Some thoughts on Judicial Cooperation and the Protection of Human Rights in the European Union: Theoretical Background and Open Questions**


Summary. I. Judicial Cooperation in the Rome Treaty and Beyond – II. Principles of EU Judicial Cooperation – III.  The Protection of Human Rights and EU Judicial Cooperation – IV. International Law Sources on Human Rights Protection and EU Judicial Cooperation – Concluding remarks.


  1. Judicial Cooperation in the Rome Treaty and Beyond

Under Article 220[1] of the Treaty establishing the European Economic Communities (1957, hereinafter, EEC Treaty), the latter communities encouraged own member states improving mutual cooperation in civil law matters. This objective was later achieved at first in 1968 with the establishment of Brussels Convention assessing criteria for judicial competence and the mutual recognition of judgments on contractual obligations[2].  

It is wise recalling how, as from entry into force of Brussels Convention, a judge institutionally placed outside national legal systems, that is, the Court of Justice of the EU (CJEU), is empowered by national judiciaries to understand same Convention’s provisions, in particular by means of the preliminary ruling mechanism under previous article 177  EEC Treaty (corresponding to current art. 267 of the Treaty on the Functioning of the European Union, TFEU [3]).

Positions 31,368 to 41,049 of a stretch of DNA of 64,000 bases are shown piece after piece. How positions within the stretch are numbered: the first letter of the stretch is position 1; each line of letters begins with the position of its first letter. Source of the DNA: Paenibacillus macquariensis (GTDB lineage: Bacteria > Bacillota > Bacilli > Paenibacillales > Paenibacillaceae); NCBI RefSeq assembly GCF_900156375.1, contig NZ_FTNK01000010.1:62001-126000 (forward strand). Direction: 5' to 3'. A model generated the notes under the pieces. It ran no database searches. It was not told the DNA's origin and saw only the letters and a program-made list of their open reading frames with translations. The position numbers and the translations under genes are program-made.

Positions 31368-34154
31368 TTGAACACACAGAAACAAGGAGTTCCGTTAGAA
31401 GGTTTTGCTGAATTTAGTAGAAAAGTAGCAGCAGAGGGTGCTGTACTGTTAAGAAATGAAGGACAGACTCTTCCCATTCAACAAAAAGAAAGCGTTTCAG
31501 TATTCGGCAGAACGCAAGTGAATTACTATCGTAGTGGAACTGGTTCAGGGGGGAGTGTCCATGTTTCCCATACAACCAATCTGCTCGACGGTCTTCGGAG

[1] According to that provision, the Member States would have initiated among themselves, “negotiations aimed at ensuring, for the benefit of their citizens […] the simplification of the formalities to which the mutual recognition and mutual enforcement of judicial decisions are subjected”, see Treaty establishing the European Economic Communities, accessible (just in French, German, Dutch and Italian) on-line here: https://eur-lex.europa.eu/eli/treaty/teec/sign.

[2] 1968 Brussels Convention on jurisdiction and the enforcement of judgments in civil and commercial matters (consolidated version), OJ C 27 of 26.1.1998 p. 1. On this source of EU Law, an abundant literature exists. It may suffice to mention here F. Pocar (ed.), La Convenzione di Bruxelles sulla giurisdizione e l’esecuzione delle sentenze, Milano, 1995 and T.C. Hartley, International Commercial Litigation. Text, Cases and Materials on Private International Law, Cambridge, 2009, part. pp. 19 ff.

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